Final Fittings: Schedule for all wedding party members.

Ceremony Accessories
: Purchase / make arrangements for ring bearer's pillow, aisle runner, candles, Unity Candle, etc.

Guest Book / Gift Attendants: Ask family members / friends to take care of these for you.

TWO WEEKS PRIOR:

Accomodations
: Confirm for out-of-town guests / assist with babysitting arrangements. Many feel that a Wedding
Ceremony is not the place for babies / toddlers, who may disrupt the service. For this reason, providing these
arrangments makes the day fun for everyone. Finalize your gift package for out-of-town guests. Perhaps
include a Schedule of Events for the wedding day, a map, and a list of area events / tourist attractions. FYI, there is
nothing more upsetting to out-of-town guests than to not know when they should be at the Ceremony
Site or Reception Site, or how to get there.

Announcements: Address them, so they can be mailed immediately following the wedding.

Schedule of Events:  Important to provide one for all attendants, vendors, and professionals you have contracted. The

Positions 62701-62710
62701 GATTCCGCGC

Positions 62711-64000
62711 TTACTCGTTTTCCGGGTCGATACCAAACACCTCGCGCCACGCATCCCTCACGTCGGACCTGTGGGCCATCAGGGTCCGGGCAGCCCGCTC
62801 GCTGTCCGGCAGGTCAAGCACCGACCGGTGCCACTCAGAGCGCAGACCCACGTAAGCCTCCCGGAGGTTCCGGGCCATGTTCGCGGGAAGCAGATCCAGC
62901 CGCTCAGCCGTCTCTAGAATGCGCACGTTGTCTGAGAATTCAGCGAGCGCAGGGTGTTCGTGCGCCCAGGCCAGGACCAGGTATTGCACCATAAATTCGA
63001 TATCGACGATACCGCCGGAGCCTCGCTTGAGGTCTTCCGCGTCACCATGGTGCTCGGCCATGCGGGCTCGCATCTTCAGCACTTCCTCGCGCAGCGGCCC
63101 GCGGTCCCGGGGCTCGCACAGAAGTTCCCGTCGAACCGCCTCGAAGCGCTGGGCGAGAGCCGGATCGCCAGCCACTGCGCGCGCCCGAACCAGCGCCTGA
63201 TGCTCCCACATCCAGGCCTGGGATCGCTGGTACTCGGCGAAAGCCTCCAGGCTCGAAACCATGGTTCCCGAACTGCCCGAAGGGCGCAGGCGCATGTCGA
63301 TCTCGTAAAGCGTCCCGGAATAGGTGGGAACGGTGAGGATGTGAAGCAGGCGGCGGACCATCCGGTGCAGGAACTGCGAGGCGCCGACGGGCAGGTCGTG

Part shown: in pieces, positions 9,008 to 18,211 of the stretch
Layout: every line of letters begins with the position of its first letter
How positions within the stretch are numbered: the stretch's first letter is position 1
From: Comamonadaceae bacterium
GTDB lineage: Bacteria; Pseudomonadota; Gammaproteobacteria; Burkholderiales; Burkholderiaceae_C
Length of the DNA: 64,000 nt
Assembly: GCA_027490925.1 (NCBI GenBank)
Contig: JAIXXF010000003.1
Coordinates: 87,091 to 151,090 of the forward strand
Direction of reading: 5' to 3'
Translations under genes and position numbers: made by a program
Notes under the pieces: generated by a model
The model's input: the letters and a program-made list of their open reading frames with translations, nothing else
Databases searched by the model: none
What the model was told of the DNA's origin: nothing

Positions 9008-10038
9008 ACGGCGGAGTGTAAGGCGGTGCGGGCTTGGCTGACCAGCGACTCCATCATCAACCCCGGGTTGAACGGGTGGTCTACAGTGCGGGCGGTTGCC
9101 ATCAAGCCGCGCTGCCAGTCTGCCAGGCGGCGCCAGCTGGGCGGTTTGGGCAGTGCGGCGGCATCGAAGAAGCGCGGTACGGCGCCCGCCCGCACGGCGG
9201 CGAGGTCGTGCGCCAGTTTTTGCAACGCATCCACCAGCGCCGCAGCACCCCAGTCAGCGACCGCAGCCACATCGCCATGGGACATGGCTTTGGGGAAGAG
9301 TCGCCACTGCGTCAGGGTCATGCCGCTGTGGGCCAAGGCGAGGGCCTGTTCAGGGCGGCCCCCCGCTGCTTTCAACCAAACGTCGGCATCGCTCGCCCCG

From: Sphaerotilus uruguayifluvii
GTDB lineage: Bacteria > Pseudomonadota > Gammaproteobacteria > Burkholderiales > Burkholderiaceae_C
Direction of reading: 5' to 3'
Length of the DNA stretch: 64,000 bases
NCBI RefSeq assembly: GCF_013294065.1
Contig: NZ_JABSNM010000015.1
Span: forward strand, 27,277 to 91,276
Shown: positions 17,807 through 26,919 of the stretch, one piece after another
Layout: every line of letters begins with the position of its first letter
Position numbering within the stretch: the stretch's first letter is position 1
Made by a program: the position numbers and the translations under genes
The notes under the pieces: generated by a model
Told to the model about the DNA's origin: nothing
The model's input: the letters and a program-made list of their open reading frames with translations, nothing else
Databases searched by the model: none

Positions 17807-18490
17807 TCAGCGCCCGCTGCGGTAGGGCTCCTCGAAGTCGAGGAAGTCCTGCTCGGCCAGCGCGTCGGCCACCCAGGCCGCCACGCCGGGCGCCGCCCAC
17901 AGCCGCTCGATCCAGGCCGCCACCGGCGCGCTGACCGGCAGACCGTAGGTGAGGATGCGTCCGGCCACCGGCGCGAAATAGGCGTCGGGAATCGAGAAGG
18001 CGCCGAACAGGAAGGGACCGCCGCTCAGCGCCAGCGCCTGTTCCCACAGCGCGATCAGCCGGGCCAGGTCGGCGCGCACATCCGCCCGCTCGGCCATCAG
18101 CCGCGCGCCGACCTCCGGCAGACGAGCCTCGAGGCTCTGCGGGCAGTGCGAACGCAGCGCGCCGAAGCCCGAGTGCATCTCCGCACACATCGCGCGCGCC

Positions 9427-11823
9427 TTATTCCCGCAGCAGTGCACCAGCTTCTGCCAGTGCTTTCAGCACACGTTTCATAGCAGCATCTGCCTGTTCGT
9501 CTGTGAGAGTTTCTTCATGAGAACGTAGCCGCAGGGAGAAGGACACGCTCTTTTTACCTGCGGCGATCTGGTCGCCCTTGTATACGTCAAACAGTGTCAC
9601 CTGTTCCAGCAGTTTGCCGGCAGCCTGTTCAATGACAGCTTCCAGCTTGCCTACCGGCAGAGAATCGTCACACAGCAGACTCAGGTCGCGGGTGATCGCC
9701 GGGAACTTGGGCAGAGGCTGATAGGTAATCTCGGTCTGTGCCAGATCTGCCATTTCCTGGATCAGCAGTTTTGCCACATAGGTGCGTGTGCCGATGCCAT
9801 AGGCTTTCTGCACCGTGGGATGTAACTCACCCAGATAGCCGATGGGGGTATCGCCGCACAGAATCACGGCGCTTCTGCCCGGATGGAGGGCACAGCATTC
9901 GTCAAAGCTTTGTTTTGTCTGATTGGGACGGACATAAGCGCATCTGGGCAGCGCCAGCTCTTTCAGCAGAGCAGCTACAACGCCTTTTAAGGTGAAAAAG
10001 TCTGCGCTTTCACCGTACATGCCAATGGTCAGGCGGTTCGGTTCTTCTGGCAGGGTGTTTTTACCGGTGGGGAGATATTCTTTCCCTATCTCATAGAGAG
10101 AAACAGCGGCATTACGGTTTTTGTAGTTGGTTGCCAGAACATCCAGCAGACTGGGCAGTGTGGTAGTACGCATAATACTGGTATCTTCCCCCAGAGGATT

Schedule of Events should include things like (1) Wedding Rehearsal time & location, (2) Rehearsal Dinner time & location,
(3) time to arrive at Ceremony Site, (4) room to utilize for changing, (5) time to be dressed ready for pictures,
(6) Ceremony start time, (7) time to be at Reception Site, (8) Dinner / Cocktail Hour time, (9) Dance start
time & end time, (10) Maps to & from Ceremony site, and to & from Reception Site, (11) Explanation of
Transportation provided (pick-up times & locations for busses, limousines, van transportation), and
(12) indication whether the party is smoking or non-smoking.

Change of Name / Change of Address / Change of Beneficiary: Arrange for Driver's license, Social Security
Card, Insurance Policies, Will, and so forth.

Change of Residence: It is suggested to begin moving furniture & belongings to the new residence so it is ready
the day after you are married.

Transportation Arrangements: Confirm for bride & groom, all attendants, immediate family for ceremony, reception,
and after the reception.

Wedding Gown / Tuxedo: Arrange for Maid of Honor, Personal Attendant or Mother / Guardian to take the wedding gown to